Educating children on respectful relationships

Building strong relationships with others is an important life skill and necessary to being an active member of society.

Everything we do from shopping at the supermarket to working in a professional setting all requires some level of skill of communicating with others and developing relationships. This includes being able to interact with others in a respectful way and treating everyone as equals regardless of their gender.

So, how do we promote and teach our children on how to not only be respectful, but also stand up for themselves when others aren’t respectful towards them?

What is Respectful Relationships?

The Department of Education has implemented a ‘Respectful Relationships’ framework to support all schools and early learning settings to promote respectful relationships at the beginning of a child’s learning and development to help build brighter futures for our children.

It’s all about teaching children the fundamentals of having relationships with others that are non-violent, equal, mutually respecting and trusting in the hopes of improving current circumstances in the long-term.

So, how can you help further your child’s learning and development at home?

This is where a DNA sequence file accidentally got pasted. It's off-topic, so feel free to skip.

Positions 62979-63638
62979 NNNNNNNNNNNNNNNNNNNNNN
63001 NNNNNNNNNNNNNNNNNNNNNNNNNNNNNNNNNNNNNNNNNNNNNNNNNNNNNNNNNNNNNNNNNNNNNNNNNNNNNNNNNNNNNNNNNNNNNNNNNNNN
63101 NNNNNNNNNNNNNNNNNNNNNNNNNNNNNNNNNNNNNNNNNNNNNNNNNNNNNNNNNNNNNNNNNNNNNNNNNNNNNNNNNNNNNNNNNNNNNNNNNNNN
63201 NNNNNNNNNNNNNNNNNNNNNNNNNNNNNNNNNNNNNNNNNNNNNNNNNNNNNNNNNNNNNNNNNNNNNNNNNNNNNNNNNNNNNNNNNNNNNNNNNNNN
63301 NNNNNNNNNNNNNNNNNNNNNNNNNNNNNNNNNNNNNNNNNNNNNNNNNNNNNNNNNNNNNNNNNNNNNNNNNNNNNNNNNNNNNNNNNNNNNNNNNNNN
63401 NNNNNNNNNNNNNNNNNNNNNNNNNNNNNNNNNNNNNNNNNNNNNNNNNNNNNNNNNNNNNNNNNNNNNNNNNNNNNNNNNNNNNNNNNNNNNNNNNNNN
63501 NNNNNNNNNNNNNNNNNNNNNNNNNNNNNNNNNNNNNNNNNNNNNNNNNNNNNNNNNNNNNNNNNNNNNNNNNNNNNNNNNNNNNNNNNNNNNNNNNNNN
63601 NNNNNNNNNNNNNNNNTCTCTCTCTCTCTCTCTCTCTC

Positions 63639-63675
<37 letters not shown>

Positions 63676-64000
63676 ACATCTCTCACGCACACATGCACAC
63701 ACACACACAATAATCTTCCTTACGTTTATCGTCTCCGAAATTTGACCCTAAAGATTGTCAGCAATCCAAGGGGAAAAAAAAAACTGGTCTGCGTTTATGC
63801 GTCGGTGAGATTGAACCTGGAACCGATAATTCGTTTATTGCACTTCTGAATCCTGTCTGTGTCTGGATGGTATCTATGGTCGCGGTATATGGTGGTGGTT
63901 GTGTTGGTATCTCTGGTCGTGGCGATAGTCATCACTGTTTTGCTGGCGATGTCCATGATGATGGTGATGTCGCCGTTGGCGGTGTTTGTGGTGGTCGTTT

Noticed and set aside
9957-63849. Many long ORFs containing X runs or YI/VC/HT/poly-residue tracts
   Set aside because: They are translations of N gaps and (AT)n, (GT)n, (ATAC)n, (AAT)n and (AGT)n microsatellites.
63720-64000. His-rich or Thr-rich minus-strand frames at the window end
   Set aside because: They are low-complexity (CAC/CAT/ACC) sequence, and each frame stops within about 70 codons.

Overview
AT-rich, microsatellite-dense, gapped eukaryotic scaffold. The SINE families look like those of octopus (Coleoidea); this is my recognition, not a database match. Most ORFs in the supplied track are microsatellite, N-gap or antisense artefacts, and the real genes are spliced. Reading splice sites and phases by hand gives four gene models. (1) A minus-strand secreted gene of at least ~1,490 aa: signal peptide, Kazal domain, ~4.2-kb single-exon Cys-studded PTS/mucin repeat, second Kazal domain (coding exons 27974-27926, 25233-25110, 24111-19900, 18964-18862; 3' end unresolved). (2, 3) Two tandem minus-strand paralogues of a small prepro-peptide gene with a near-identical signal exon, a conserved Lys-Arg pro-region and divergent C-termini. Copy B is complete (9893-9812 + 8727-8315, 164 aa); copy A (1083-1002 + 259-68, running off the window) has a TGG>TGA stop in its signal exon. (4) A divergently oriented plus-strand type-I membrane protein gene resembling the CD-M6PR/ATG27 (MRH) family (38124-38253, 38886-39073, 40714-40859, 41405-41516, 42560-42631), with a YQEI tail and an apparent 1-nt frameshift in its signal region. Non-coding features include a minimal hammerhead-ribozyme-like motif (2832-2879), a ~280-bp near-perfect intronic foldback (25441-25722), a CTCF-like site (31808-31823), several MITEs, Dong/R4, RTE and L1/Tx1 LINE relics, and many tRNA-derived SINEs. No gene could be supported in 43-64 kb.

Start the conversation

Children are great at already having an understanding on what’s happening around them, so starting the conversation about what is and isn’t respectful in relationships is incredibly important.

They may be witnessing, or even experiencing, relationships that aren’t respectful and don’t know that it isn’t appropriate. Starting the conversation early in their life is essential to ensuring that your child knows the boundaries surrounding the relationships they have with others.

Set an example

It’s no surprise that kids pick up a lot of their behaviour, mannerisms and beliefs from the adults in their life, so the best way to set the expectation of respectful relationships is by modelling them yourself. So, be mindful of how you interact with your partner, friends and family because your child is learning how to interact and form relationships from you!

Ask for help if you need it

Lastly, if you’re struggling with anything at all, there are resources that you can use to support you through it. Whether you’re finding it difficult to teach your child about respectful relationships or stuck in a relationship that isn’t respectful, reach out to your network, school or government support.

If we all work together, we can change our relationships to be more equal, harmonious and respectful in the future.

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